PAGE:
19.The Vice chancellor, stated on behalf of the Respondents that the 1st Respondent is a chartered Public University, having received its charter on 1st March, 2013. In the university, is a council that is tasked under clause 19 with several functions including employing staff, approving staff terms and conditions of service.
20.On the issue before court, he stated that on 7th November, 2021, he prepared a brief to the University council requesting approval for the recruitment of the Chief procurement officer level 15 and Registrar-Human Capital and Administration Grade 15.
21.This request was informed by the fact that the office of Registrar-Human Capital and Administration was to fall vacant on the 27th March, 2022. This request was approved by the 177th council meeting held on 9th December, 2021 and the advertisement was to be done externally.
22.He stated that, the council resolve in that meeting to have all future recruitment on contract basis because of financial crisis the university was facing, which resolution was in accordance with Clause 1.6.2 of the Human Capital Manual, 2018.
23.He stated that it is on that strength that they caused an advertisement to be made for the position of Registrar-Human Capital and Administration, Chief Procurement officer and Internal Auditor on the 26th May, 2022, all these position were on contractual basis running between 3-5 years.
24.He avers that on receiving application from interested applicant, they shortlisted four applicants for interview for the position of Registrar- Human Capital and Administration and the Petitioner herein had not applied for the said Position. On the acting Registrar, one Stella Kereto, he stated that the said applicant had not meet the required criteria because she did not hold a PHD degree in Human Resource management, Public Administration, Business administration or related field as required in the advertisement.
25.He avers that the Egerton University Statute 2013, which was relied upon by the Petitioner has not been gazetted as required under section 23 of the Universities Act and clause 19(k) of the said charter, therefore the said statute is not yet operationalized to give the contents therein effect as such any reliance on the said charter is null and void and cannot be used to fault the recruitment process.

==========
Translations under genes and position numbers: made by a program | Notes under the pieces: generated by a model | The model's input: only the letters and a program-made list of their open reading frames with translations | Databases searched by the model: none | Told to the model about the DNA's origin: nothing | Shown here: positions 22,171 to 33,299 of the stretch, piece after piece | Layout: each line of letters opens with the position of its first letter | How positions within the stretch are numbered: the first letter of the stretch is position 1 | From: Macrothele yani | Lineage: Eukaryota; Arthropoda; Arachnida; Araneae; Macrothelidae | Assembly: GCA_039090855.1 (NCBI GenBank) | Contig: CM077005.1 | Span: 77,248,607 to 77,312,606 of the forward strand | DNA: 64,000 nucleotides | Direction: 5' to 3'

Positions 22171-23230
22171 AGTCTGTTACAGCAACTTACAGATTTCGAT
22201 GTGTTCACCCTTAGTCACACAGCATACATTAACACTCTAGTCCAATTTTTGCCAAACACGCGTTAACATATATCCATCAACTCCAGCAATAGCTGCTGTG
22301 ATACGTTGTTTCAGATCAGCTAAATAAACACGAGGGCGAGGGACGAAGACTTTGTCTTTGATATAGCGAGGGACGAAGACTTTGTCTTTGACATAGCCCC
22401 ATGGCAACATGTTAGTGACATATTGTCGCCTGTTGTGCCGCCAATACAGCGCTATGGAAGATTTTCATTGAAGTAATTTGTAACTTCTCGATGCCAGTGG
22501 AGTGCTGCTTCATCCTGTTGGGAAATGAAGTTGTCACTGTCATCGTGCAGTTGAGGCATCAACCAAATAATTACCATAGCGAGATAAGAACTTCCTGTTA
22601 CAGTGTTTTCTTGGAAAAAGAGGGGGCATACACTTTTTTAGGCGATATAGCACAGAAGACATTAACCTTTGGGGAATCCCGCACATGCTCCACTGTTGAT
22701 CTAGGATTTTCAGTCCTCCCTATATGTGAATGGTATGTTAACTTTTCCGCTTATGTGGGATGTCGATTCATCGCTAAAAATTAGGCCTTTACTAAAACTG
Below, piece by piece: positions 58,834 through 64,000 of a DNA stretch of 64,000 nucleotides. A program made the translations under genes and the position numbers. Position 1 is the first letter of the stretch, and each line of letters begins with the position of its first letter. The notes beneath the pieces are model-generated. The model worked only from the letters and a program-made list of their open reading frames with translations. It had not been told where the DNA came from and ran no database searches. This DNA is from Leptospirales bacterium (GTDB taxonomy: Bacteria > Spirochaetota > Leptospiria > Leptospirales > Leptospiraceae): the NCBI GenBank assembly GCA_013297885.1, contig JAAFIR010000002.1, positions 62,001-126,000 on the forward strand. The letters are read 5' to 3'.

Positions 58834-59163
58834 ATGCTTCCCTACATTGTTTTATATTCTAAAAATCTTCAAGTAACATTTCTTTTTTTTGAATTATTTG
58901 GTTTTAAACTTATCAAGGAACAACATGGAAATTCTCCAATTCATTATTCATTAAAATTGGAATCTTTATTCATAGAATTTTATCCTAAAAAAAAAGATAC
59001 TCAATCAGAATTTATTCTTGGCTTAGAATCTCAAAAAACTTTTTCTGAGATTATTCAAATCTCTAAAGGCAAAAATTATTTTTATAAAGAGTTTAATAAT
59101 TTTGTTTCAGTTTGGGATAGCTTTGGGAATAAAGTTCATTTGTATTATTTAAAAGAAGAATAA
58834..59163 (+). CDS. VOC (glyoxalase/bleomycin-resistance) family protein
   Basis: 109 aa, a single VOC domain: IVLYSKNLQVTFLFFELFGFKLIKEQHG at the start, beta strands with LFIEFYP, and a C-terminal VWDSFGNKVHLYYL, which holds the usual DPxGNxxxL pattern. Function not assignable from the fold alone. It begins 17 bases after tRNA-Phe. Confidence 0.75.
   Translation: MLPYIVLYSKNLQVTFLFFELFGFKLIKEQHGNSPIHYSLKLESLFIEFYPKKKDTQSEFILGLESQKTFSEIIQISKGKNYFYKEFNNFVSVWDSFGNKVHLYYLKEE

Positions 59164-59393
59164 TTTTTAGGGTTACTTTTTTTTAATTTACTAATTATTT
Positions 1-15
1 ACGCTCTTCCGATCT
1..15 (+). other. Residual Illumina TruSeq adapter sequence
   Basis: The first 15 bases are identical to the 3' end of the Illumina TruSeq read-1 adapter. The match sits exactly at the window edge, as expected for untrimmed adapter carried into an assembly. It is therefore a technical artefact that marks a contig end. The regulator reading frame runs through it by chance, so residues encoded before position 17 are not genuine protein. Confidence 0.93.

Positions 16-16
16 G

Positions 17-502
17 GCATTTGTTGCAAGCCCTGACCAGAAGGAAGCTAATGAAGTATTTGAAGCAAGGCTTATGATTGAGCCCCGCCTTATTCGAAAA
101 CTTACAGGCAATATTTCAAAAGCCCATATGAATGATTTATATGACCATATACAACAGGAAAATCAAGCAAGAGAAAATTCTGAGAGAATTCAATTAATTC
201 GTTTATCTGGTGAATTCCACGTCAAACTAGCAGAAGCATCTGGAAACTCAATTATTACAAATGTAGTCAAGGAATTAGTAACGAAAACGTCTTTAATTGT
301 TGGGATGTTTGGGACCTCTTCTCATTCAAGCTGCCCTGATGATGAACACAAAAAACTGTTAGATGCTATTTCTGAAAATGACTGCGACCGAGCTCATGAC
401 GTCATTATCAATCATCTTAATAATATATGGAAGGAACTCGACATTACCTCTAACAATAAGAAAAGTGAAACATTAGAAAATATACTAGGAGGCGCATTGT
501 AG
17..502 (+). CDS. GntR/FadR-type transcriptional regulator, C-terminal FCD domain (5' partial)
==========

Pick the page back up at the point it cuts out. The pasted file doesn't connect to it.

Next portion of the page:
26.On the allegations that the Respondent acquiesced the appointment of the acting Registrar, Stella Kereto, the Affiant stated that the office fell vacant on 27th March, 2022, way after the process of recruitment of a substantive office holder had begun as such the officer assumed the said office in acting capacity awaiting the finalization of the recruitment process, for the substantive office holder.
27.It is the Respondents’ case that clause C14 of the Human Resource Policies and Procedures manual does not apply in this case because the said acting registrar was not qualified for appointment to the office of the Registrar.
28.The deponent maintained that the Respondents have no violated any article of the constitution or section of statute for the way in which it carried out the recruitment exercise, On the contrary that they followed the law to the latter in the recruitment exercise.
29.He also stated that the terms of service for the said officer were changed because of financial constrains which the 1st Respondent if facing. In any case that the changes only affect the offices which have fell vacant not staff who are already in the system.
30.The Respondents, in conclusion, urge this Court to dismiss the Petition with costs for lacking merit.
31.In reply, the petitioner filed a supplementary affidavit on the 20th February, 2023, stating that the University Council is the one that is tasked under Section 23 of the Universities Act to make such statutes and regulations and having come up with such a statute, the same becomes the primary reference document for terms and conditions of engagement for the university staff.